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Bird flu virus carried by sparrows

Chinese scientists recently reported that they found the H5N1 bird flu virus in sparrows two years ago, the first time the virus has been detected in the common, non-migratory bird on the Chinese mainland.

Wuhan Institute of Virology in central China tested excrement samples from 38 sparrows after an outbreak of bird flu in a county in Henan Province in 2004. Some of samples tested positive of H5N1 virus, said Li Tianxian, a researcher with the institute.
Working with the Beijing Institute of Zoology, under the Chinese Academy of Sciences, the scientists isolated four H5N1 strains, which tests showed were a new genotype.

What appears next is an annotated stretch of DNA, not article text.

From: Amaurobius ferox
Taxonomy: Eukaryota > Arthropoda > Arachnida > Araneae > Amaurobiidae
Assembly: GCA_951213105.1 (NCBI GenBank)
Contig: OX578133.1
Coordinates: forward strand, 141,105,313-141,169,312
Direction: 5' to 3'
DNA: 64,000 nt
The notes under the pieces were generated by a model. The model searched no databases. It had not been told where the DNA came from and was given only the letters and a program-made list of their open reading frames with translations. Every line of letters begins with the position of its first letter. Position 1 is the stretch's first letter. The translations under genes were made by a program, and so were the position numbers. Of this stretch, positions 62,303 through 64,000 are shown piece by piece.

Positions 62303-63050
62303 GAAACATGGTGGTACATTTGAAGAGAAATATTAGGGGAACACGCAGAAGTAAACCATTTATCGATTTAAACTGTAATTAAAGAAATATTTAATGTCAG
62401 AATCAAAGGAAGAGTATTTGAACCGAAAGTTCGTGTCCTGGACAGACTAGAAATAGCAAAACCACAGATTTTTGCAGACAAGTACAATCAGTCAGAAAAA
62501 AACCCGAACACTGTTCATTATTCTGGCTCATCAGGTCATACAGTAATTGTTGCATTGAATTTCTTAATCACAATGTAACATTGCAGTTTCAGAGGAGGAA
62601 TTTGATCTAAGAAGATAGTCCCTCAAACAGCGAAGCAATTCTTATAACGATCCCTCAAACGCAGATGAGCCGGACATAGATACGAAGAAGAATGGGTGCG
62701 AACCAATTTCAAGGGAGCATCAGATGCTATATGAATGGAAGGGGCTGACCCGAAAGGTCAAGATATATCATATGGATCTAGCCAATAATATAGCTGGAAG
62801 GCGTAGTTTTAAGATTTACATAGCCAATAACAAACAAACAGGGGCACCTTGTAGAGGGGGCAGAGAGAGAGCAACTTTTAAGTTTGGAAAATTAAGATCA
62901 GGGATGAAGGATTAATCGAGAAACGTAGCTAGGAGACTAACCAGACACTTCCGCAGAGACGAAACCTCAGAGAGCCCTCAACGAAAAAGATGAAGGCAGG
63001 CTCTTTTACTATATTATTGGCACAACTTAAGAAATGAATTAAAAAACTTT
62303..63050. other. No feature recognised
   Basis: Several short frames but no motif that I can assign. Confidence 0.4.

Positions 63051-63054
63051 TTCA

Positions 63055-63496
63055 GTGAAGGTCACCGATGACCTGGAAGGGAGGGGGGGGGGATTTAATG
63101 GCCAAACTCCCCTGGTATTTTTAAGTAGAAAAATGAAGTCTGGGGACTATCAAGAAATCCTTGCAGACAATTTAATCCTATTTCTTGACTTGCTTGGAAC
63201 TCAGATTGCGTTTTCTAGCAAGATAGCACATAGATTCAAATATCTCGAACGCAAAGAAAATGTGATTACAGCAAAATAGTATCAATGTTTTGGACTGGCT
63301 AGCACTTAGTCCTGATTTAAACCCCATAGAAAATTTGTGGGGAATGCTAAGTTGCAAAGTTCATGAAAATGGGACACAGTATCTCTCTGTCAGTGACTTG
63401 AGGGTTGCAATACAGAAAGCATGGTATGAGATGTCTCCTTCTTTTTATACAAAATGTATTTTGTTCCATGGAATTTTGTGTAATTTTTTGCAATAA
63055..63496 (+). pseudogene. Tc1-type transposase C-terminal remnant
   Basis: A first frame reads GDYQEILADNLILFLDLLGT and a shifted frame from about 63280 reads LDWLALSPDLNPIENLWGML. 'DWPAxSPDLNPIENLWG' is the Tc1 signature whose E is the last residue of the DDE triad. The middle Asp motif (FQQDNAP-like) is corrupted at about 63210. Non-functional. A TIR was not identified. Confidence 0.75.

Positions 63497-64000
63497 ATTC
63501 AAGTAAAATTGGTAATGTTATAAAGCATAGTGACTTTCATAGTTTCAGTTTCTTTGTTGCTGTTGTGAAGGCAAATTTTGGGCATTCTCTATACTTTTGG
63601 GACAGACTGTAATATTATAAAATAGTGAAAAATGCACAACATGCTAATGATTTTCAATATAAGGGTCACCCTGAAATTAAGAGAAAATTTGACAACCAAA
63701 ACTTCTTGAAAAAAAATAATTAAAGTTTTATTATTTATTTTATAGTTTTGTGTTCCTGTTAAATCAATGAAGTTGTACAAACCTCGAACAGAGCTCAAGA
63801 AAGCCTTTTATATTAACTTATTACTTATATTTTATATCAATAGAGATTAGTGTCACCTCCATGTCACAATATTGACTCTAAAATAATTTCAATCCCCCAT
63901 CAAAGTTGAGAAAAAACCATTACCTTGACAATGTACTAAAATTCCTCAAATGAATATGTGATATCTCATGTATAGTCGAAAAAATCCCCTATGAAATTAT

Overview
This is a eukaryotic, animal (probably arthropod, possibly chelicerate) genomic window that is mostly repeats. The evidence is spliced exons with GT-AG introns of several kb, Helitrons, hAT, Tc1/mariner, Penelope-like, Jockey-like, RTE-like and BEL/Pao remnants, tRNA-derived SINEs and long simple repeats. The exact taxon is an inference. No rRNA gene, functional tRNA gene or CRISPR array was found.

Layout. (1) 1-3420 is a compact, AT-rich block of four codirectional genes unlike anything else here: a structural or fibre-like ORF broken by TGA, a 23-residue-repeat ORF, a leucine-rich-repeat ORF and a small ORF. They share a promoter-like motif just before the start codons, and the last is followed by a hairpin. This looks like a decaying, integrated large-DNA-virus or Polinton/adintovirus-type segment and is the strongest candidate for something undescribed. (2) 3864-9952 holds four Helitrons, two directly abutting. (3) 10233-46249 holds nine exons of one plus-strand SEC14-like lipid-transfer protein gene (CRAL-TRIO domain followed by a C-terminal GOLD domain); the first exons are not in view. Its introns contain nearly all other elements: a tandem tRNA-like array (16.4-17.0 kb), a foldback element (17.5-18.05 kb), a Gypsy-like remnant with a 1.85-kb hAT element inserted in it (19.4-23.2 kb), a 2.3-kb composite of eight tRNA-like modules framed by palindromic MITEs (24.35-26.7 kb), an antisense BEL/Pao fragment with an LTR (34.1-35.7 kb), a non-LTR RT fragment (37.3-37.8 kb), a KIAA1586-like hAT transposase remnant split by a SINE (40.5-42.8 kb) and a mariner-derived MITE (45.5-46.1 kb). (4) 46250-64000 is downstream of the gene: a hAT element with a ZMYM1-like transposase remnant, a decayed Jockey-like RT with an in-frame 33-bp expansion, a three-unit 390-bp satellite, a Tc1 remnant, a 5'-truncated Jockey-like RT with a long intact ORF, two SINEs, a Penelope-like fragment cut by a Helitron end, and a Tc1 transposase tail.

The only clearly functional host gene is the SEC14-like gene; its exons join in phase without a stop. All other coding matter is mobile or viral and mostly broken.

Chinese officials have in the past blamed outbreaks of bird flu in the country on migratory birds, but the findings indicate that the virus could also be among local birds common in urban areas.
The news that non-migratory birds could be a channel for bird flu comes as the US reported earlier this week that common Northern American birds can carry the avian influenza virus.
In late September and early October, China reported two new outbreaks of bird flu in poultry, which killed at least 2,000 domestic fowl in Inner Mongolia and Ningxia Hui. The quarantine imposed on Inner Mongolia where the outbreak occurred was lifted this week.
Zeng Guang, an expert with China's Center for Disease Control and Prevention has also warned of the possibility of a major bird flu outbreak in China this winter or next spring, as common flu cases reach their peak.
According to official World Health Organisation statistics, China has had 21 human infections of bird flu since 2003, 14 of which were fatal.

Editor WorldPoultry

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